November 19, 2004

Why won't Europe pull its weight?

I've been interested in reading books about how Europe is emerging as a superpower that will counterbalance the United States. True, I haven't actually read any books of these sorts, but the interest is there.

One question, though: Is there any scenario in which we could convince Europe to expand its armed forces? The usual paradigm seems to hold that Europe will beef up its military as it begins to rival the United States for world power. But this seems, smells, looks implausible. Stephen Den Beste's musings aside, France and Germany aren't going to go to war with America anytime soon. Also, there's no scenario in which, if France and Germany were attacked, we wouldn't come to the rescue with our outsized military force. We know this. They know this. So why should they even bother building a real military?

Unless, of course, we really focused heavily on military alliances like NATO and included Europe in everything we did. We don't do this now because the European military sucks and they slow us down. That's what happened, sadly, in Kosovo. That's why we (rightly) rejected NATO assistance in operations against Afghanistan—they were too slow, too ineffective. But if we don't force Europe to tag along, it won't see any need to expand its military. At which point we'll continue to play ball on our own, without any help. This leads to a rather uncomfortable downward spiral, where we are operationally alone—and as Iraq has shown us, we really do need that cooperation.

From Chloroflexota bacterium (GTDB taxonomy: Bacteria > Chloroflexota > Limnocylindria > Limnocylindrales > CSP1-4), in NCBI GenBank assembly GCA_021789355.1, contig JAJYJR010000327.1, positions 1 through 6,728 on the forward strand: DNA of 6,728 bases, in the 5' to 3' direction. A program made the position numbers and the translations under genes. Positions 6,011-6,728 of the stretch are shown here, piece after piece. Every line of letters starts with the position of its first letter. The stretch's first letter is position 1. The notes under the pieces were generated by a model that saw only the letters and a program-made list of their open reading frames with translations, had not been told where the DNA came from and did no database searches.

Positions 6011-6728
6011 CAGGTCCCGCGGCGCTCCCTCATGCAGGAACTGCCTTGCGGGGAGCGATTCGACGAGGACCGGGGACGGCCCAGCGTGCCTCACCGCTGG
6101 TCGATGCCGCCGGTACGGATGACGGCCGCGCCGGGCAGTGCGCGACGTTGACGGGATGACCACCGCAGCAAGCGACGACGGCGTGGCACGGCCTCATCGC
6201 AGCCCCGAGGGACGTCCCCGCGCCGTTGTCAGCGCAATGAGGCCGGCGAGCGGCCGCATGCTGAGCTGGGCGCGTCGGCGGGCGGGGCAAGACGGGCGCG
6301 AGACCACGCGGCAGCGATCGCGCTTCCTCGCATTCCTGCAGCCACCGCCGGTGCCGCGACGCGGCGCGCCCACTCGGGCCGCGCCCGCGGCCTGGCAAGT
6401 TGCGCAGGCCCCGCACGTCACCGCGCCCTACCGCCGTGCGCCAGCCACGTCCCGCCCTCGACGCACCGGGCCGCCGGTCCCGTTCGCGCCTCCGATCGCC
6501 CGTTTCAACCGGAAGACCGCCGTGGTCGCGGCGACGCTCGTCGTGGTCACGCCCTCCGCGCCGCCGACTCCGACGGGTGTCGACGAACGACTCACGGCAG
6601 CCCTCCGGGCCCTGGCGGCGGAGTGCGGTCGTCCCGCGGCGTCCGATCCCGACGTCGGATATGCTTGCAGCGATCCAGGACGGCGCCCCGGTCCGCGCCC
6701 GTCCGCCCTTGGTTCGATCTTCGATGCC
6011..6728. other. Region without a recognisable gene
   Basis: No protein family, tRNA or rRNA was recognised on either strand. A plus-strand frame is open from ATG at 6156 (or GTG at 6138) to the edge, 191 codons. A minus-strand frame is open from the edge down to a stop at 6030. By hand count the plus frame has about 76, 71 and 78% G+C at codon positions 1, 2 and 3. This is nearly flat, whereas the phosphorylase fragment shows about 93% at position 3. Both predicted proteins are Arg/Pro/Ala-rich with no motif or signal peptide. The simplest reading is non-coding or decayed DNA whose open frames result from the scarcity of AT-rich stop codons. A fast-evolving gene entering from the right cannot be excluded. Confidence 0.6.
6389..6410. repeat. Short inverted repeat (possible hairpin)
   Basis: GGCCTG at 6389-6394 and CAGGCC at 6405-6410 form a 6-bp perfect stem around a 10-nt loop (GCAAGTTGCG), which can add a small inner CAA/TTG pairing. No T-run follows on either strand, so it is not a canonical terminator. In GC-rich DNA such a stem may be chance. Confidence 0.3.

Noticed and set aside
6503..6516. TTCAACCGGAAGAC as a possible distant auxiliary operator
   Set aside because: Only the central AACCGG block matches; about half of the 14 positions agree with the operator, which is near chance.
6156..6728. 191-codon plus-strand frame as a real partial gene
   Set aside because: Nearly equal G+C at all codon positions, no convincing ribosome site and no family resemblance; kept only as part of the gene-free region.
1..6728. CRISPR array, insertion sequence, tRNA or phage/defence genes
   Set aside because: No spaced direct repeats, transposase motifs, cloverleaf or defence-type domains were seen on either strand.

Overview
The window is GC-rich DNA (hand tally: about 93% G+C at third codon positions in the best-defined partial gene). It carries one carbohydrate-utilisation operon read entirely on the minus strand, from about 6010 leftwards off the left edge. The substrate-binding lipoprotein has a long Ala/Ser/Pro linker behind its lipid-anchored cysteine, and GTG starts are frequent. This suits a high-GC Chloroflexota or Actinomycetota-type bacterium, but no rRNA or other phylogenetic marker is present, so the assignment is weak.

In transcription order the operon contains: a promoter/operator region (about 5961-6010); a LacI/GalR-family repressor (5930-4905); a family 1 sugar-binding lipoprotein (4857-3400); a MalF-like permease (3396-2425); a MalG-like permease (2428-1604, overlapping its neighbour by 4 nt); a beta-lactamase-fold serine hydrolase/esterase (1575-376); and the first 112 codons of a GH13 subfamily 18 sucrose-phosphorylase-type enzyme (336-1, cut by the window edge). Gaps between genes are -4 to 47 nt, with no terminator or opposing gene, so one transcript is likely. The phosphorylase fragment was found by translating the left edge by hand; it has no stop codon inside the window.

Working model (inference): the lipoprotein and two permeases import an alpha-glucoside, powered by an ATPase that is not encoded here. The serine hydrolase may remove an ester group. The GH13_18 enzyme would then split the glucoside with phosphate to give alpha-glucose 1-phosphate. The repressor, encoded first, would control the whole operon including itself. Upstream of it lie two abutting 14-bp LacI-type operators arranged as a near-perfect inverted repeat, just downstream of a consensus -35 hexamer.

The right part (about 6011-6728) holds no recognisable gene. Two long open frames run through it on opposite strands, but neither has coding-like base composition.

One quick solution I can see is to force every country to pay into a central fund for NATO—at the moment, countries that want to join the U.S. have to pay out-of-pocket, which makes the incentives for cooperation rather low. A central fund would reverse the incentives—rewarding countries that wanted to help out, in the form of cash to modernize their militaries. An upward spiral! Also, cheaper and easier than giving out military aid directly to, say, Poland.

Now, the counter-question is this: Japan has the same incentives to field a Keystone Cops military as Europe does. But they don't—their navy can blockade any country on earth save us, which is not something they'll ever really need to do. So why do they devote more attention to their military? Because they have a "warlike culture"? Or can we appeal to geostrategic principles?
-- Brad Plumer 4:20 PM || ||